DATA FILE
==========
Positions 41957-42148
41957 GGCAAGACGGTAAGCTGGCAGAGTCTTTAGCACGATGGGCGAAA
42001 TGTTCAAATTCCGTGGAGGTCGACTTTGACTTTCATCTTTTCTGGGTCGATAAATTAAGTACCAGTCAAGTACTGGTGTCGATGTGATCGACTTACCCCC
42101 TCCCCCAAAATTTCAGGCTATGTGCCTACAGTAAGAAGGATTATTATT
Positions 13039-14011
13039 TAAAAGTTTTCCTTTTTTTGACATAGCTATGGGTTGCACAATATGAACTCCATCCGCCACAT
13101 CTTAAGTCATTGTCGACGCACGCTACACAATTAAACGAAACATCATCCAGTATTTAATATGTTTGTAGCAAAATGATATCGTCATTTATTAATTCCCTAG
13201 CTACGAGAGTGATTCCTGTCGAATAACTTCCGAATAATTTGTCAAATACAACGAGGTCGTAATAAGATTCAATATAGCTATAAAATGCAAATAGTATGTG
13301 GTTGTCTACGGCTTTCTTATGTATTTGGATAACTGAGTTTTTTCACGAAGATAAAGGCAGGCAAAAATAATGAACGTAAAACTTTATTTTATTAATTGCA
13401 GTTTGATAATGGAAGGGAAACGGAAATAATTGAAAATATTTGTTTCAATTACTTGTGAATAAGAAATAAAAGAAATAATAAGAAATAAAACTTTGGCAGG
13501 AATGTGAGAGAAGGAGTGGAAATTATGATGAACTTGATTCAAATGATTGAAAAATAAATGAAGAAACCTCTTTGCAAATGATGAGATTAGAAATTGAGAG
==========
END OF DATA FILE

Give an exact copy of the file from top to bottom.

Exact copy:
Positions 41957-42148
41957 GGCAAGACGGTAAGCTGGCAGAGTCTTTAGCACGATGGGCGAAA
42001 TGTTCAAATTCCGTGGAGGTCGACTTTGACTTTCATCTTTTCTGGGTCGATAAATTAAGTACCAGTCAAGTACTGGTGTCGATGTGATCGACTTACCCCC
42101 TCCCCCAAAATTTCAGGCTATGTGCCTACAGTAAGAAGGATTATTATT
Positions 13039-14011
13039 TAAAAGTTTTCCTTTTTTTGACATAGCTATGGGTTGCACAATATGAACTCCATCCGCCACAT
13101 CTTAAGTCATTGTCGACGCACGCTACACAATTAAACGAAACATCATCCAGTATTTAATATGTTTGTAGCAAAATGATATCGTCATTTATTAATTCCCTAG
13201 CTACGAGAGTGATTCCTGTCGAATAACTTCCGAATAATTTGTCAAATACAACGAGGTCGTAATAAGATTCAATATAGCTATAAAATGCAAATAGTATGTG
13301 GTTGTCTACGGCTTTCTTATGTATTTGGATAACTGAGTTTTTTCACGAAGATAAAGGCAGGCAAAAATAATGAACGTAAAACTTTATTTTATTAATTGCA
13401 GTTTGATAATGGAAGGGAAACGGAAATAATTGAAAATATTTGTTTCAATTACTTGTGAATAAGAAATAAAAGAAATAATAAGAAATAAAACTTTGGCAGG
13501 AATGTGAGAGAAGGAGTGGAAATTATGATGAACTTGATTCAAATGATTGAAAAATAAATGAAGAAACCTCTTTGCAAATGATGAGATTAGAAATTGAGAG